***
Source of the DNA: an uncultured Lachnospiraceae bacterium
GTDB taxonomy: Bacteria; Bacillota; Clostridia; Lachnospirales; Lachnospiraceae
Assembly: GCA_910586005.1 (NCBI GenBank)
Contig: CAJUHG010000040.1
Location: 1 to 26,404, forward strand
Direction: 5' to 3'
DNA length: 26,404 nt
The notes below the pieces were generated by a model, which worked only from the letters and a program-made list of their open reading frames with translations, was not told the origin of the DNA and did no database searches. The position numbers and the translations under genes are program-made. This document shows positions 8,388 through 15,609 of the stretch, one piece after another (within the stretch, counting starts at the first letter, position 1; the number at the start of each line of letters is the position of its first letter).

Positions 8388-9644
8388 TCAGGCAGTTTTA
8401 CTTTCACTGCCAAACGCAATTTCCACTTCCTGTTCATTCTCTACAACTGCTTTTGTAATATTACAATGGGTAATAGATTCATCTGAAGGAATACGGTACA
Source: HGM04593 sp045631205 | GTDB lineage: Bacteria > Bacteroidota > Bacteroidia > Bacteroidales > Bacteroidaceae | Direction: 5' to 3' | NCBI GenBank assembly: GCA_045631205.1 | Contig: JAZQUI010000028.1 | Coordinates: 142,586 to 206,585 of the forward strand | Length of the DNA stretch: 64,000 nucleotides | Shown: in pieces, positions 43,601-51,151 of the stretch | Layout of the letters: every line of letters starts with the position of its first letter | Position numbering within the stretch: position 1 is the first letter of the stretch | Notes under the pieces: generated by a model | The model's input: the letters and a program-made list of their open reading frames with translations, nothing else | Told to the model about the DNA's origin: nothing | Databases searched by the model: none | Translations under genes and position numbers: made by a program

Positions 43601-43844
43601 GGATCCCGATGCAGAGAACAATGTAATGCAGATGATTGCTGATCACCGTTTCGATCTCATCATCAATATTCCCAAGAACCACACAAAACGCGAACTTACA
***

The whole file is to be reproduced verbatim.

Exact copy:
Source of the DNA: an uncultured Lachnospiraceae bacterium
GTDB taxonomy: Bacteria; Bacillota; Clostridia; Lachnospirales; Lachnospiraceae
Assembly: GCA_910586005.1 (NCBI GenBank)
Contig: CAJUHG010000040.1
Location: 1 to 26,404, forward strand
Direction: 5' to 3'
DNA length: 26,404 nt
The notes below the pieces were generated by a model, which worked only from the letters and a program-made list of their open reading frames with translations, was not told the origin of the DNA and did no database searches. The position numbers and the translations under genes are program-made. This document shows positions 8,388 through 15,609 of the stretch, one piece after another (within the stretch, counting starts at the first letter, position 1; the number at the start of each line of letters is the position of its first letter).

Positions 8388-9644
8388 TCAGGCAGTTTTA
8401 CTTTCACTGCCAAACGCAATTTCCACTTCCTGTTCATTCTCTACAACTGCTTTTGTAATATTACAATGGGTAATAGATTCATCTGAAGGAATACGGTACA
Source: HGM04593 sp045631205 | GTDB lineage: Bacteria > Bacteroidota > Bacteroidia > Bacteroidales > Bacteroidaceae | Direction: 5' to 3' | NCBI GenBank assembly: GCA_045631205.1 | Contig: JAZQUI010000028.1 | Coordinates: 142,586 to 206,585 of the forward strand | Length of the DNA stretch: 64,000 nucleotides | Shown: in pieces, positions 43,601-51,151 of the stretch | Layout of the letters: every line of letters starts with the position of its first letter | Position numbering within the stretch: position 1 is the first letter of the stretch | Notes under the pieces: generated by a model | The model's input: the letters and a program-made list of their open reading frames with translations, nothing else | Told to the model about the DNA's origin: nothing | Databases searched by the model: none | Translations under genes and position numbers: made by a program

Positions 43601-43844
43601 GGATCCCGATGCAGAGAACAATGTAATGCAGATGATTGCTGATCACCGTTTCGATCTCATCATCAATATTCCCAAGAACCACACAAAACGCGAACTTACA